They came in a goody bag from the RHS at Chelsea in May: five modest corms smaller than walnuts with a name that was new to me: Acidanthera murielae. Late flowering, the packet said. I planted them in a shady bed (there is no choice here) and pretty much forgot about them. In August important-looking irisy leaves popped up. And grew and grew to three feet or so. By mid-September strange flower buds emerged, six or seven to a graceful swan-necked stem, and by the end of the month, six-petalled white stars were opening wide, purple-centred, with a spreading lily-like scent.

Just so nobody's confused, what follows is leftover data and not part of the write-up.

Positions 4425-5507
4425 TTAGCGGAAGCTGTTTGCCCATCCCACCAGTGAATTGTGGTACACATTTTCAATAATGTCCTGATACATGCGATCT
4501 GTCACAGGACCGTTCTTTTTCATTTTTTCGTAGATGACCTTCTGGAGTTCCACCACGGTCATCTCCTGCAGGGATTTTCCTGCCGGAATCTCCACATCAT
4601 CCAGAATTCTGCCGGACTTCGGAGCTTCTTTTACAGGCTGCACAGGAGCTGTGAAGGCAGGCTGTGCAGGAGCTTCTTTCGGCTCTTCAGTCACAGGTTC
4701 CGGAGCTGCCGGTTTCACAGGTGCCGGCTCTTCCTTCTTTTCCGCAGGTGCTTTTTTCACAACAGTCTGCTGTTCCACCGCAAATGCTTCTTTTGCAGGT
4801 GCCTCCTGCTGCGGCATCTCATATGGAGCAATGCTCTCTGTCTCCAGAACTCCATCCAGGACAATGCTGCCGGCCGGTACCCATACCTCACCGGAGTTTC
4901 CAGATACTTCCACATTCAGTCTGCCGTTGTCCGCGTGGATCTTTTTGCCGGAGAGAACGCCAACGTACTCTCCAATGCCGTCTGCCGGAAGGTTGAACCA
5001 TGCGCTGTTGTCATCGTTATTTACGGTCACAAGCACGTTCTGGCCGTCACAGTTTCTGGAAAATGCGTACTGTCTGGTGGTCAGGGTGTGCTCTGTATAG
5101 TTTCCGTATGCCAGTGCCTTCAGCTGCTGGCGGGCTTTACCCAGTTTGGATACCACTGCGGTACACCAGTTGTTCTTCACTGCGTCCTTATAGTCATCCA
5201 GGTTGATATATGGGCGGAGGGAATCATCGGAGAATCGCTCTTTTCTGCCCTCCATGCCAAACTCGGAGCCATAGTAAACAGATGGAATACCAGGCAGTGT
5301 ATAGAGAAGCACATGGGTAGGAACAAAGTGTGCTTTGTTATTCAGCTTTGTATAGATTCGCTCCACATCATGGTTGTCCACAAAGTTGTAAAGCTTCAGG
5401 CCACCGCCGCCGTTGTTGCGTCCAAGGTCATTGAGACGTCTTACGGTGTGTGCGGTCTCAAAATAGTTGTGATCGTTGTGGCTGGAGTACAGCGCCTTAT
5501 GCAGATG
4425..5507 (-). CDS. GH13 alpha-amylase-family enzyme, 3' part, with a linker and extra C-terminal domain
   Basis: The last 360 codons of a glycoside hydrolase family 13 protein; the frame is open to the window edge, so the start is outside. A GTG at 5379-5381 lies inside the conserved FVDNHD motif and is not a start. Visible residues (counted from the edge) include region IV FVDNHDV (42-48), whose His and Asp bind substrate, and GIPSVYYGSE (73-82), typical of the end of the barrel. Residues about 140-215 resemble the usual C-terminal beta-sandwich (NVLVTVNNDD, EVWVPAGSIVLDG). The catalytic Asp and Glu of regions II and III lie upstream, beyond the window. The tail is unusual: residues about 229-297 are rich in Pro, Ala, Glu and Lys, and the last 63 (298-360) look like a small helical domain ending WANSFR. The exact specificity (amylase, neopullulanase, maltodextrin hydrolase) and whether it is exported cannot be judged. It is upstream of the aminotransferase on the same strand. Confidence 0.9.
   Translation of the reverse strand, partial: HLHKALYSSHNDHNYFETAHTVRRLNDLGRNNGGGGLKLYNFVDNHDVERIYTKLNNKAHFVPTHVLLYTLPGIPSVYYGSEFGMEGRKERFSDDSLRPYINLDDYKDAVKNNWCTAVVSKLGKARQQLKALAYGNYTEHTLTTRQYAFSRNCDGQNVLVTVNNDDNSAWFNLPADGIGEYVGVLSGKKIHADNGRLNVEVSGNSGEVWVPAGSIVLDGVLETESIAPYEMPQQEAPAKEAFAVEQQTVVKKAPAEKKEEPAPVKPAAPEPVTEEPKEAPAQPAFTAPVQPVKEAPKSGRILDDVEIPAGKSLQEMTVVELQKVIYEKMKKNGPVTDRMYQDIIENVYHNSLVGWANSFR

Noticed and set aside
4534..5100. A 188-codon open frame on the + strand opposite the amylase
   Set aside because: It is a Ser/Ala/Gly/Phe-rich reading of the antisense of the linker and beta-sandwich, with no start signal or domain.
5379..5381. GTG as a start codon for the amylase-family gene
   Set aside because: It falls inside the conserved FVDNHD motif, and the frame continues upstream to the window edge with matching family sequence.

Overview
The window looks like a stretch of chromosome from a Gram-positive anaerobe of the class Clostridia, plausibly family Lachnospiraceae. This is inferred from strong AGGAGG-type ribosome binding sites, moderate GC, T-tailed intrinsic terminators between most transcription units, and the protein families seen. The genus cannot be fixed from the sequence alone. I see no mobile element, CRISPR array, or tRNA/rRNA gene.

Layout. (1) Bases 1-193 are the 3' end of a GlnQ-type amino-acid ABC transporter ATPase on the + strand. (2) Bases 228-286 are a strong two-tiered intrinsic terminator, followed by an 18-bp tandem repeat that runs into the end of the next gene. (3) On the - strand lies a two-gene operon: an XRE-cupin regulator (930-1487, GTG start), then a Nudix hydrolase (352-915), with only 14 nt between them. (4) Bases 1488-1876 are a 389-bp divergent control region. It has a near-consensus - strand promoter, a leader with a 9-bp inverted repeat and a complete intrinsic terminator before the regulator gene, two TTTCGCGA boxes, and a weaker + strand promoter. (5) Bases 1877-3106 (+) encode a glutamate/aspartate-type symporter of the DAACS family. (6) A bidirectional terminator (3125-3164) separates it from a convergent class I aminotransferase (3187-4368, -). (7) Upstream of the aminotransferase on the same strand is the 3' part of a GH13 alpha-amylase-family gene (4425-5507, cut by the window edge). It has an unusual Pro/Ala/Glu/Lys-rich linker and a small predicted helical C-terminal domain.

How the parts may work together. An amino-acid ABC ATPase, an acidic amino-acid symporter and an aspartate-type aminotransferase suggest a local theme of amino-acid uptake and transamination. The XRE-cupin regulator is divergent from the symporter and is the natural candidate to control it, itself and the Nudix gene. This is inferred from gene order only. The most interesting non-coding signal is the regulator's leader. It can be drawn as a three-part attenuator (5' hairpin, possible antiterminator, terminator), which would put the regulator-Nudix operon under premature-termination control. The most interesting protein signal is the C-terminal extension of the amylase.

Is anything more exciting than meeting a completely strange plant like this: planting it and waiting for a new wonder to appear? The reference books link it to Gladiolus. I can see no resemblance. Acidantheras come, I gather, from Ethiopia, were grown in pots by the Victorians, who called them Abyssinian lilies. They are now firmly in my repertoire.